“As broadband connections grow and penetrate the market, more IP video services will be consumed. By 2011 more than 60% of contact center traffic is expected to be video traffic resulting in higher customer satisfaction”
As I read the above statement in a product brochure from a well known telecommunications company, I couldn’t help but think, could that possibly be true? I had my doubts, but maybe I was missing the boat somehow. Don’t get me wrong, I do think IP based video is cool. It was cool when we first saw it decades ago on Star Trek, or when a James Bond villain threatened world domination to reigning leaders via video cam. It’s cool now when I see the President of the United States talking to Jack Bauer on the TV series “24”, or even the TV ad showing Chinese school children in a class room exchanging information with their American peers from across the sea.
I find it hard to believe that by 2011 video traffic will overtake voice traffic in a contact center. The recent advances in compressing high-quality video into modest bandwidth definitely make it easier for an end customer to consume more video services, but does that really translate to the contact center scenario? When I call a contact center I still have to give the last 4 digits of my social security number, and I must also state my mother’s maiden name. How does it benefit me if I am able to see the contact center agent with whom I am speaking or vice versa?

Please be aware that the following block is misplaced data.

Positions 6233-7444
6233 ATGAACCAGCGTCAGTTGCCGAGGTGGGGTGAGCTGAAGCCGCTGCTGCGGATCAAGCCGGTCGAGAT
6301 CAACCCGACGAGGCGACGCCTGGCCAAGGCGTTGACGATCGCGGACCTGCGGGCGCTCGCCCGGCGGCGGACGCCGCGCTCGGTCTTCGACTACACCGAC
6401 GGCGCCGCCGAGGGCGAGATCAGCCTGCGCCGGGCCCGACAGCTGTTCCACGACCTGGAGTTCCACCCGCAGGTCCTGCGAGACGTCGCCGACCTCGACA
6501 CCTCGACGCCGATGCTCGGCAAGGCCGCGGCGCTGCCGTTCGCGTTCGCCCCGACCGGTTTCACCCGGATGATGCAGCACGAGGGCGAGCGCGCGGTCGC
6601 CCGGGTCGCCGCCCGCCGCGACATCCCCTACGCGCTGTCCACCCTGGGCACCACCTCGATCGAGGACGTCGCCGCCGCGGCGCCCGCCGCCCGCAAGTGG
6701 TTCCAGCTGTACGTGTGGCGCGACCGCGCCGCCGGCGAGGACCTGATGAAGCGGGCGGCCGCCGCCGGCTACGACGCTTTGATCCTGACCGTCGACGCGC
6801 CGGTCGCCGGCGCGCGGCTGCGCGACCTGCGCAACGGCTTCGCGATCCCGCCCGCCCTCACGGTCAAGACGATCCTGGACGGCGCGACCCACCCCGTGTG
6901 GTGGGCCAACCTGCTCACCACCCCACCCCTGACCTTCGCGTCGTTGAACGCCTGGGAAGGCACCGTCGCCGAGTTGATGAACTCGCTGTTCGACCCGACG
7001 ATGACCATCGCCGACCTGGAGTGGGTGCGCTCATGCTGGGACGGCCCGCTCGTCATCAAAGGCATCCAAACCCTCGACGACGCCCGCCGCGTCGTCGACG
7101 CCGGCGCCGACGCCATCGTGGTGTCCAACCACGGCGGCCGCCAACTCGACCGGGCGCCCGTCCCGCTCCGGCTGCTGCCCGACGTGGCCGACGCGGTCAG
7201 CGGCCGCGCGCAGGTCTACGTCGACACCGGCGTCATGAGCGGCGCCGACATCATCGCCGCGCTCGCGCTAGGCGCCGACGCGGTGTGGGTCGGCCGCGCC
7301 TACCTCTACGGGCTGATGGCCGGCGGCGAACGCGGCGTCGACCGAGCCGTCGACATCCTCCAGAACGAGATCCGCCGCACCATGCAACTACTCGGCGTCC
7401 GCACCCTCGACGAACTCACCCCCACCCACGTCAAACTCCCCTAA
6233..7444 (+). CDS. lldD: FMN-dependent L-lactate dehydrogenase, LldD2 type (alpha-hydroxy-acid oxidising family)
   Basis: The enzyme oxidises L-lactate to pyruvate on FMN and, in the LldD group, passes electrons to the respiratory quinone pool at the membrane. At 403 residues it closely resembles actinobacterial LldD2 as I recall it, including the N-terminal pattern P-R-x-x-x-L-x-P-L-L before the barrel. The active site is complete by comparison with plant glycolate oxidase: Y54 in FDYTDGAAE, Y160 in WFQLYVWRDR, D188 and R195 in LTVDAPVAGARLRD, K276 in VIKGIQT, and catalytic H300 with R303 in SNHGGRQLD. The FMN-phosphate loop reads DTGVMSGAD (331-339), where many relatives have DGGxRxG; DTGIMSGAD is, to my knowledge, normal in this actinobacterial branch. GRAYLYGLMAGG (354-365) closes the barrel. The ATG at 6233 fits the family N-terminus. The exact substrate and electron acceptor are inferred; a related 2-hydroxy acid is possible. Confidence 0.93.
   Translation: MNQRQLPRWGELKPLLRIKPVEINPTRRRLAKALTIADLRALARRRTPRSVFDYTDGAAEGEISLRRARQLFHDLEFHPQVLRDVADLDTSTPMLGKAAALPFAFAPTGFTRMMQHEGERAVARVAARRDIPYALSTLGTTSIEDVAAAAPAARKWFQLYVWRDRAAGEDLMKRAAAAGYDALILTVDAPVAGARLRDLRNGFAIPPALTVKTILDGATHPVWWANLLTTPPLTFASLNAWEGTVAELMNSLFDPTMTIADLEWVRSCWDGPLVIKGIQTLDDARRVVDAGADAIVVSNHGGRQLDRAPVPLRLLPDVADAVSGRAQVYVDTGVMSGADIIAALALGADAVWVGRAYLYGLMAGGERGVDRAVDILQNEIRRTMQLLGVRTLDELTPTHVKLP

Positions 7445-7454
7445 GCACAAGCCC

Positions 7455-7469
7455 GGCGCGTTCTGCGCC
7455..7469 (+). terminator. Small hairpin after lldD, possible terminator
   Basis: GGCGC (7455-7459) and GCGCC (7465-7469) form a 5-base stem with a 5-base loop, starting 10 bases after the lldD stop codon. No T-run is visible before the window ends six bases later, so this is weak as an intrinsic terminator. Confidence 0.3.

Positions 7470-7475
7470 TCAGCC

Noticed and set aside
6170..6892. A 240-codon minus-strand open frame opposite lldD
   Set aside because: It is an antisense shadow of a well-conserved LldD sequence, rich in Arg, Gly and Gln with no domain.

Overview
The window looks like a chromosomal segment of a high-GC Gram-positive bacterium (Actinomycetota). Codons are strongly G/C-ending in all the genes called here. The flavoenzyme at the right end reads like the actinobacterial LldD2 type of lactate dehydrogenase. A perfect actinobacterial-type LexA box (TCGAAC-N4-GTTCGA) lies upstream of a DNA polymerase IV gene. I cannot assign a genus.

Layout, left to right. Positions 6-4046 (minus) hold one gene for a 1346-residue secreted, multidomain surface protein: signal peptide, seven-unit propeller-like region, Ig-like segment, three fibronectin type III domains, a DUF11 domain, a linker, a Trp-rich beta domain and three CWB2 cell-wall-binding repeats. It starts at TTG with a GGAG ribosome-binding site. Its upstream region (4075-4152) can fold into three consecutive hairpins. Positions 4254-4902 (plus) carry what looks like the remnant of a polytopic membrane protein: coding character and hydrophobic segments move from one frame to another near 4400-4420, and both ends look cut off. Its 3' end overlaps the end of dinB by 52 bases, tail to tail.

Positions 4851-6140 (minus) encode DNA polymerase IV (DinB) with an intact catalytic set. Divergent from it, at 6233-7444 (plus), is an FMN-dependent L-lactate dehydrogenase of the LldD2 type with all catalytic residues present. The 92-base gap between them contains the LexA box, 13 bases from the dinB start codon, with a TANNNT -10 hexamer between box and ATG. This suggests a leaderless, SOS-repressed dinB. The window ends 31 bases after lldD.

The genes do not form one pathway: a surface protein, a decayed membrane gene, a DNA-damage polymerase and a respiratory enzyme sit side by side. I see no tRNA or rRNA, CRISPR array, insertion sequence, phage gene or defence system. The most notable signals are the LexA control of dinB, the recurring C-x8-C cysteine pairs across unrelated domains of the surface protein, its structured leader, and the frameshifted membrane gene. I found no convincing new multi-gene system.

Maybe there is something magical about being able to look the customer in the eye, or maybe it is even more practical than that. It would be kind of neat if I were to phone a call center to troubleshoot for a malfunctioning appliance or a misbehaving garage door, for instance. I could then move my video device, say, my mobile phone, to the problem so that the technician on the other side can help me effectively troubleshoot while watching what I am doing. I can look at sales videos while my video call is on-hold by the contact center.
What are other practical examples of video in a call center?
While it remains to be seen if most call center traffic will be video based by 2011, I look forward to the day when Dr. No, sitting on his throne caressing his hairless cat makes a video call asking for assistance to repair his refrigerator.